Wright—according to Hurtado’s reconstruction of his argument—thinks that the “Israel” upon whom a “partial hardening has come” in Romans 11:25 refers to the Jews, whereas “all Israel” that will be saved in verse 26 is the church. So there is no exegetical basis for the American obsession with the state of Israel today. Hurtado thinks that such a shift in meaning in so small a space is unlikely, and argues that “in Romans 9–11 Paul’s protracted and repeated concern is the fate of his people, fellow Jews, in light of his firm conviction that Jesus has been made now the one source of salvation, and the large-scale rejection of the Gospel by his people”. I think that Hurtado is right so far, but wrong in his conclusions about the future of national Israel from Paul’s perspective.

What did people in the New Testament have to do to be "saved"?

What did people in the New Testament have to do to be “saved”? I was prompted to ask this question by this assertion in a comment in the discussion about the sinlessness of Jesus:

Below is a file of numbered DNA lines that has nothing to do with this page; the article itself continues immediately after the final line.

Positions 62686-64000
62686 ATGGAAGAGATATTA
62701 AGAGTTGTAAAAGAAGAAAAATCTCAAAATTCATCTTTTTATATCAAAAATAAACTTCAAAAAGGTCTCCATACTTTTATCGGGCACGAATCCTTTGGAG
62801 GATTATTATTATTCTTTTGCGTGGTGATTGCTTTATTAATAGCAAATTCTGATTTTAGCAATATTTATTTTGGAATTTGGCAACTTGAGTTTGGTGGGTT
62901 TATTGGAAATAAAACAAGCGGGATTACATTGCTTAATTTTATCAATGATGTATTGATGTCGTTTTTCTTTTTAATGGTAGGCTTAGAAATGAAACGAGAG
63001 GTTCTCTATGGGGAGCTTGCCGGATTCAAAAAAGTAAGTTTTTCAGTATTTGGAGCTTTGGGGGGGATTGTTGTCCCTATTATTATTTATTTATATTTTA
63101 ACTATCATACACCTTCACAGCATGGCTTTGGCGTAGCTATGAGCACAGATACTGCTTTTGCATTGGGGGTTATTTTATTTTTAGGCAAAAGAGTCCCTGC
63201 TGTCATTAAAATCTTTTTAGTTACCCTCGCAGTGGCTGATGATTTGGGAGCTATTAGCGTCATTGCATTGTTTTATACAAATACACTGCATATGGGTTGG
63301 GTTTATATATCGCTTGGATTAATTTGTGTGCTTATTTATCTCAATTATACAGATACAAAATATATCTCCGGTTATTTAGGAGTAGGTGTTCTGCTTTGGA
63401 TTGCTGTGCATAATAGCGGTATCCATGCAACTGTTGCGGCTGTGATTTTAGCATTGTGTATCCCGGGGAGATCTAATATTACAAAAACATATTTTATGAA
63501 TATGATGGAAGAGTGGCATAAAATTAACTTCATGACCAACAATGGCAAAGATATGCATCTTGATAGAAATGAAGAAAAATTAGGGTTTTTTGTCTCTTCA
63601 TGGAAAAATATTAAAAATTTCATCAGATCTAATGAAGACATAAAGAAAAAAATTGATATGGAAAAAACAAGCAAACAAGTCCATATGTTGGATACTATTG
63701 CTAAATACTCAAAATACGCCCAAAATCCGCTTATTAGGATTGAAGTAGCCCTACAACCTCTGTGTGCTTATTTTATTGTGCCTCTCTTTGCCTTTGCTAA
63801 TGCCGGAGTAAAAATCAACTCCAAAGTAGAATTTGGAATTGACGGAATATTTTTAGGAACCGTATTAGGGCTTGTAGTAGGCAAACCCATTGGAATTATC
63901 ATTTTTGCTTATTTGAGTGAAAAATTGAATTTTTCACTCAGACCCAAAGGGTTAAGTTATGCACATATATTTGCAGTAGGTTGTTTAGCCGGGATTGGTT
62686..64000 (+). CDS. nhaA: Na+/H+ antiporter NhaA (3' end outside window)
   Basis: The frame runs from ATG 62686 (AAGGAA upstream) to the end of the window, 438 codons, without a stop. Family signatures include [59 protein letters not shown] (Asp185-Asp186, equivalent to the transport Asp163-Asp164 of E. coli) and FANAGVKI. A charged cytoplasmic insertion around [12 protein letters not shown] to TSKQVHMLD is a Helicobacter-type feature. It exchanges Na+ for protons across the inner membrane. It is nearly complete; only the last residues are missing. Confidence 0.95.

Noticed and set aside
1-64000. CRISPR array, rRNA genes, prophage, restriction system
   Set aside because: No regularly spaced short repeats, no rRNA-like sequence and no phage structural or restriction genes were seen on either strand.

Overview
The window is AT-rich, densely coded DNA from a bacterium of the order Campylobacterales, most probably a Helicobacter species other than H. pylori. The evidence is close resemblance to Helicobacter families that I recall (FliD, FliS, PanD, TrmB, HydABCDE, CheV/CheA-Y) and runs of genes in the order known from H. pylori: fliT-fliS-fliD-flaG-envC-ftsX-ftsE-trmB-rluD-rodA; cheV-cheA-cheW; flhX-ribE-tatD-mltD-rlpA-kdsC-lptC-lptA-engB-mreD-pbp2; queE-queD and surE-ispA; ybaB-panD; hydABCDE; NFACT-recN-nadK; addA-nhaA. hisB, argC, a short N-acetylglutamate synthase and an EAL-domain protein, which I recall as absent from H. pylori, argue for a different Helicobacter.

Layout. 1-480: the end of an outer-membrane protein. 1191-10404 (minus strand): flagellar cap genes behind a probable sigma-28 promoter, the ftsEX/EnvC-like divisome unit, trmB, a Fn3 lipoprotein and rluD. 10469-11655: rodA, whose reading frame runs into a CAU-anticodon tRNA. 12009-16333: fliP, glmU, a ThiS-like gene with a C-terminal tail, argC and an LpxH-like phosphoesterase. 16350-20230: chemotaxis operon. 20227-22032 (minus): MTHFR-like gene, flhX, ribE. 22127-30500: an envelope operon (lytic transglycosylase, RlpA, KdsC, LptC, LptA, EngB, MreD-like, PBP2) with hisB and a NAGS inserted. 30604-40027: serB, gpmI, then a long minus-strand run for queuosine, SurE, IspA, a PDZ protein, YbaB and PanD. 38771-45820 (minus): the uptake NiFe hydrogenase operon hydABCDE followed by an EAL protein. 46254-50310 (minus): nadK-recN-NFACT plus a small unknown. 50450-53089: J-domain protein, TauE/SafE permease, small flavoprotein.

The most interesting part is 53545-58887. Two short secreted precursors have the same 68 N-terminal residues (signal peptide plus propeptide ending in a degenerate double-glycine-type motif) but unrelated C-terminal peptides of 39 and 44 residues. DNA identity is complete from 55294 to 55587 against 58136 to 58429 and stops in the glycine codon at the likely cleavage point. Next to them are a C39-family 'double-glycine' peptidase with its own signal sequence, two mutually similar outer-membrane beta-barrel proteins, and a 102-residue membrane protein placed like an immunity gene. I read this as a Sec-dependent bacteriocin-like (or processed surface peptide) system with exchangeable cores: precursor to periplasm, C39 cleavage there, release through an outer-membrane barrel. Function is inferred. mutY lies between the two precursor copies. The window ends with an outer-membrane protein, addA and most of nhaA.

Many within the orthodox evangelical world go so far as to say that one can not deny Christ’s deity and experience the personal salvation that He offers.

What I have done here is simply look at occurrences of the words “save”, “saved” or “salvation” in the New Testament and highlight what appears to be required of people in order for them to be saved. It is a limited exercise. There will be passages that have a bearing on this question where the salvation terminology is not found—for example, passages that use different word groups, or which speak of people perishing or being destroyed because they have not done something. But I think it will give us a pretty clear idea of what people were expected to do or believe in response to the saving action of God—and more importantly, as I will suggest at the end, of the narrative contexts in which this theme emerged.

The sinlessness of Jesus

One of the issues raised by the lengthy discussion about the designation of Jesus as a high priest after the order of Melchizedek is that of Jesus’ “sinlessness”. Traditionally we have understood this in what I suppose are general existential or ontological terms: Jesus was sinless because he was by nature both God and man. But the New Testament, for the most part, frames the matter differently, situating the motif in a narrative and eschatological context that puts the emphasis not on his nature but on his obedience under particular conditions. This is not an isolated correction, of course. It is part of a wholesale shift in how we make sense of the New Testament and therefore of Christian origins—from a dogmatic-theological reading to a narrative-historical reading.

Pages

Subscribe to P.OST RSS